Jerry Sullivan and Rob Kral are still trying to settle a score. Opponents in the old Iron Hills Conference, they briefly shared the El Paso Chihuahuas’ clubhouse this season. As expected when two baseball guys from Jersey get together, they’ll have to reminisce about their glory days.
Kral, a former Randolph catcher, claims he hit a home run off Sullivan when they were both in high school. Sullivan, a Mount Olive starter turned minor-league middle reliever, doesn’t recall that game.
The Triple-A batterymates have agreed to disagree – and learned to root for each other over the years.
Drafted by San Diego in the third round out of Oral Roberts in ’09, Sullivan is in his sixth minor-league season, but his first full year at AAA. A year younger than Sullivan at 26, Kral was picked in the 10th round from the College of Charleston in 2011 and has bounced around the Padres’ system.
“Jerry’s great to work with,” said Kral, who will miss the rest of the season after surgery to repair the third and fourth fingers on his throwing hand, broken by a foul tip.
“He keeps a very calm demeanor. He’s very sure of himself, confident, but not in a way where I can’t make a suggestion. … I think that’s why he’s so successful. He’s confident in his stuff, but he’s very good at adapting to each hitter.”
A starter in high school and college, Sullivan was converted to a relief role with Class-A Lake Elsinore (Calif.) in 2012. Pitching coach Bronswell Patrick also helped Sullivan master the split-fingered fastball, giving him a fourth pitch in his arsenal.
Being able to throw all four for strikes gives Sullivan an extra dimension as a reliever. His fastball and splitter have improved this year, along with his slider.
“Jerry is not intimidated by any of the batters that step in,” said Patrick, now the El Paso pitching coach. “He goes out and pitches aggressively, (and) he’s able to get his secondary pitches over for strikes more consistently than he has in the past.”
A closer when he first transitioned to the bullpen, Sullivan has mainly appeared in middle relief this season. He admitted “I’m not going to get (San Diego closer Craig) Kimbral’s job,” but versatility may help him find a spot in the majors. Sullivan pitched alongside current Padres reliever Kevin Quackenbush earlier in his career. In fact, Patrick was trying to teach Quackenbush the splitter when Sullivan picked it up.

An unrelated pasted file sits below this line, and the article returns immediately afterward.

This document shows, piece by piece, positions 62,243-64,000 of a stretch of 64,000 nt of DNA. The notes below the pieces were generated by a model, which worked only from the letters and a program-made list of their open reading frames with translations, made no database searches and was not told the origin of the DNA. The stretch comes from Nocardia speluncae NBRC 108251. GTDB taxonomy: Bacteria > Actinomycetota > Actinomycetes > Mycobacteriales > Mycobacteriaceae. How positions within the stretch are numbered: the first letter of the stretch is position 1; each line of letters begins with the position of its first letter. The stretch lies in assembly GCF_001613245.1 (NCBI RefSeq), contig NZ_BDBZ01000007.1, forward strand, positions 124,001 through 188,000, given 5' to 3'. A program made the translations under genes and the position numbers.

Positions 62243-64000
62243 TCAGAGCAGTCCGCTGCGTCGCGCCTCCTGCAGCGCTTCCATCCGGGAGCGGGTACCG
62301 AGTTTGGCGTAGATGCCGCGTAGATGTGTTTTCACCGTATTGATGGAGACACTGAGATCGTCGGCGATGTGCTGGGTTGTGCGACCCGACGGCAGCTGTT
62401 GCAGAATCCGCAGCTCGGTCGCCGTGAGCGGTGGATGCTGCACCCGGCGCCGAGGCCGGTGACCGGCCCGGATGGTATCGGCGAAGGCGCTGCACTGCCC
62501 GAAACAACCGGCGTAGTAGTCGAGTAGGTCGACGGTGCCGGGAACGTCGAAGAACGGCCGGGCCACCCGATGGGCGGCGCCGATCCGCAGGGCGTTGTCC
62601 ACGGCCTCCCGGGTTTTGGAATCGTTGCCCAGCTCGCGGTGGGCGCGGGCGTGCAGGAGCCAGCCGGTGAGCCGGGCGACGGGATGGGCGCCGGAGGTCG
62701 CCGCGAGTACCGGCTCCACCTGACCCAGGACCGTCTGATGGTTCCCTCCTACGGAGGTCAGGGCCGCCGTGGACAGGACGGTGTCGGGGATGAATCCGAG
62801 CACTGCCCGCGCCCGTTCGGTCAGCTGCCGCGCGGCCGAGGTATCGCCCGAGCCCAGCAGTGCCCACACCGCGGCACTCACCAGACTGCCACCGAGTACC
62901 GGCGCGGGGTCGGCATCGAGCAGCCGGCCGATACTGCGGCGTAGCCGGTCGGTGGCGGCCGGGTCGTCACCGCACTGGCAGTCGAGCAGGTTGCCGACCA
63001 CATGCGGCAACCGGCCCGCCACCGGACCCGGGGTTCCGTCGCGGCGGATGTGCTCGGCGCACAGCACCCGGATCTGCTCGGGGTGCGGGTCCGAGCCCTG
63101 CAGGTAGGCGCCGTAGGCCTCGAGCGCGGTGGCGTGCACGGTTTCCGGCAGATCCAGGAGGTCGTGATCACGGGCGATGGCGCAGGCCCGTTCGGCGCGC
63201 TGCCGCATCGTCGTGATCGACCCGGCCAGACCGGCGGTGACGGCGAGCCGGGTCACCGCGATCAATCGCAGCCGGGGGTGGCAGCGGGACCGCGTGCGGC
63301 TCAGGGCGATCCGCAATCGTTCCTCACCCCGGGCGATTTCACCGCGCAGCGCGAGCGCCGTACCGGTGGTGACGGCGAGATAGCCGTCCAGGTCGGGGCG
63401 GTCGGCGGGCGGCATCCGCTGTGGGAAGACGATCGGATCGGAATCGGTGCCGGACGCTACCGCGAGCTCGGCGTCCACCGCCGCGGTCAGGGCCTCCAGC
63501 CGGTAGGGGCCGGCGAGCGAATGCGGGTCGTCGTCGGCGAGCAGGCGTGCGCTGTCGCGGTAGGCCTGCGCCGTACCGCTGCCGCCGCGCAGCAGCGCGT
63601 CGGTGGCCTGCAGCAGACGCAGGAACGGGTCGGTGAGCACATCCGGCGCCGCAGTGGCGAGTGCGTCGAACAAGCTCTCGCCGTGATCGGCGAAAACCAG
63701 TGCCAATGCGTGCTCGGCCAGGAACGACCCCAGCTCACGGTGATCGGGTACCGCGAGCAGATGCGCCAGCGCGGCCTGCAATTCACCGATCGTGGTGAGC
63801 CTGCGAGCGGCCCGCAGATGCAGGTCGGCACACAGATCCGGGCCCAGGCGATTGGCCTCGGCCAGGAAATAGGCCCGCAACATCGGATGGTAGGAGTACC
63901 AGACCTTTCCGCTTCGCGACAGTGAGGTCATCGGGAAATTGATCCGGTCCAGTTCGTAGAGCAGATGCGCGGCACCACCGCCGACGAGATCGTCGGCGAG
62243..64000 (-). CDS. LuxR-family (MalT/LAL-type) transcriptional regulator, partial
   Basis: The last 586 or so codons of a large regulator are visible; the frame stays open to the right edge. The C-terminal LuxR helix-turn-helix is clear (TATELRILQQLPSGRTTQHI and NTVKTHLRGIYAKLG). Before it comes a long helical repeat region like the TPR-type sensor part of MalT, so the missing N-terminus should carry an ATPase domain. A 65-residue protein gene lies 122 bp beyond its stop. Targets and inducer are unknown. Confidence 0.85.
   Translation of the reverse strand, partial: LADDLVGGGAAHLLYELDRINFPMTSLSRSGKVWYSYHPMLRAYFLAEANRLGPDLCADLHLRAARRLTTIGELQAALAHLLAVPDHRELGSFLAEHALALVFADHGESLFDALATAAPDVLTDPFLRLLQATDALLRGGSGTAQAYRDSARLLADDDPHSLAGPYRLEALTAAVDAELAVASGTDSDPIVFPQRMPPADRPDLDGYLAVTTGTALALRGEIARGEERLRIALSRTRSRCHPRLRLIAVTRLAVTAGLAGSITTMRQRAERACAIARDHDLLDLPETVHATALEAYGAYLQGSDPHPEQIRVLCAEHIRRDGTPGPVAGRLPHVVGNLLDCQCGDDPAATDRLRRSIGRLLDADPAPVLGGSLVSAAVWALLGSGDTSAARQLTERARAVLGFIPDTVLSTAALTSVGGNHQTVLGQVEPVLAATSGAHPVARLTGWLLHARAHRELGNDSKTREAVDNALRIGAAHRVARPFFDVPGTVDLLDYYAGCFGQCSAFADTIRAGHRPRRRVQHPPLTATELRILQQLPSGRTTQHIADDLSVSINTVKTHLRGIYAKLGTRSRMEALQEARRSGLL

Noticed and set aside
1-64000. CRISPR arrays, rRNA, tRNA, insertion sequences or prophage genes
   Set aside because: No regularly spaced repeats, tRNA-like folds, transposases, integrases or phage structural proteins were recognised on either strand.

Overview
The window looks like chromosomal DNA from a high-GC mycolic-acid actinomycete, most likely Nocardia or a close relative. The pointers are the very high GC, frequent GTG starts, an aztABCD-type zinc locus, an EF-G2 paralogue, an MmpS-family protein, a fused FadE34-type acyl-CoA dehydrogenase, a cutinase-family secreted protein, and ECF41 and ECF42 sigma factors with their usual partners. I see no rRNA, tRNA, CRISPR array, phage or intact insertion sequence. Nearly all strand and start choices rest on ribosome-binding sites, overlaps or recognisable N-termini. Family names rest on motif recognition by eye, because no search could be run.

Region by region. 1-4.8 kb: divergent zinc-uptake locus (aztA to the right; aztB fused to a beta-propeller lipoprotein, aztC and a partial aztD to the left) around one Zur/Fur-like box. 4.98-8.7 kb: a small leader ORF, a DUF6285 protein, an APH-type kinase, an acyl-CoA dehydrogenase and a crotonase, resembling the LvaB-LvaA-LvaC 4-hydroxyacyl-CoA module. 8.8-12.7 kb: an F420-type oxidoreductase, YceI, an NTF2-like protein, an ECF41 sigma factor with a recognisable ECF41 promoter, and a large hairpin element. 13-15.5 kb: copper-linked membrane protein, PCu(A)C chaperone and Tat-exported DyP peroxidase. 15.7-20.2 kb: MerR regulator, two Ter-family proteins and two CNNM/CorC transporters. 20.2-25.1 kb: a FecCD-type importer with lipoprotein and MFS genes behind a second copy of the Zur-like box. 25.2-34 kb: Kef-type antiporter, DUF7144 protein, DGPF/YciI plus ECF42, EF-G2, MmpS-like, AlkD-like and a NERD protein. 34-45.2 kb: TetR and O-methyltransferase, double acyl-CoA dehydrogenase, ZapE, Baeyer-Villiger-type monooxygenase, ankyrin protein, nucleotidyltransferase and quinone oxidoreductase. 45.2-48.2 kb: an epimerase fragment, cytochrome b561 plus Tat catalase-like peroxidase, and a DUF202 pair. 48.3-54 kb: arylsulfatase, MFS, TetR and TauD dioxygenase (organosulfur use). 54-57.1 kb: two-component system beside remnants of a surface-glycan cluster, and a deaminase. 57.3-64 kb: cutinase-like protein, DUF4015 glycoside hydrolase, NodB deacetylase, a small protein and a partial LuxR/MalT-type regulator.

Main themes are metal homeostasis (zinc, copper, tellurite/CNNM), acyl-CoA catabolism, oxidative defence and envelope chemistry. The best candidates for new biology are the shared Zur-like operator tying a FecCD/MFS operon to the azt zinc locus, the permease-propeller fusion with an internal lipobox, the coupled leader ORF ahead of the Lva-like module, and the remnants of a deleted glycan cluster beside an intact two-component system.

Sullivan has a 5-1 record with one save, and a 2.31 ERA in 23.1 innings this season, two full runs lower than his career average. He has struck out 24 while walking just five.
“It works better for me mentally,” Sullivan said of coming out of the bullpen. “Sometimes if you mess up in a game, I like being able to gout the next day and correct it. … I like the quick turnaround, to be able to get back in game action and move forward.”
Sullivan was more eager to talk about his first professional at-bat – his first since junior year at Mount Olive – in a 5-3 El Paso victory over Albuquerque. Noting “it’s a different game” from the plate rather than the mound, he hit a check-swing “sharp ground ball” back to the pitcher off a 2-2 count in the sixth inning.
Sullivan even more proud of his son, Weston, “ a 22-month-old little stud.” College sweethearts, Jerry and Tiffany Sullivan have been married for 5 ½ years, and being a family man has given him much needed perspective. On top of the usual letters, numbers and colors, Weston likes to grab a baseball and pitch to his dad.
“It brings some balance,” Sullivan said. “It’s not all baseball, baseball, baseball. I can focus on baseball when I should be focused on baseball. I don’t have to carry it home and let it weigh on my shoulders. I try to be a good dad, a good husband, raise him the right way.”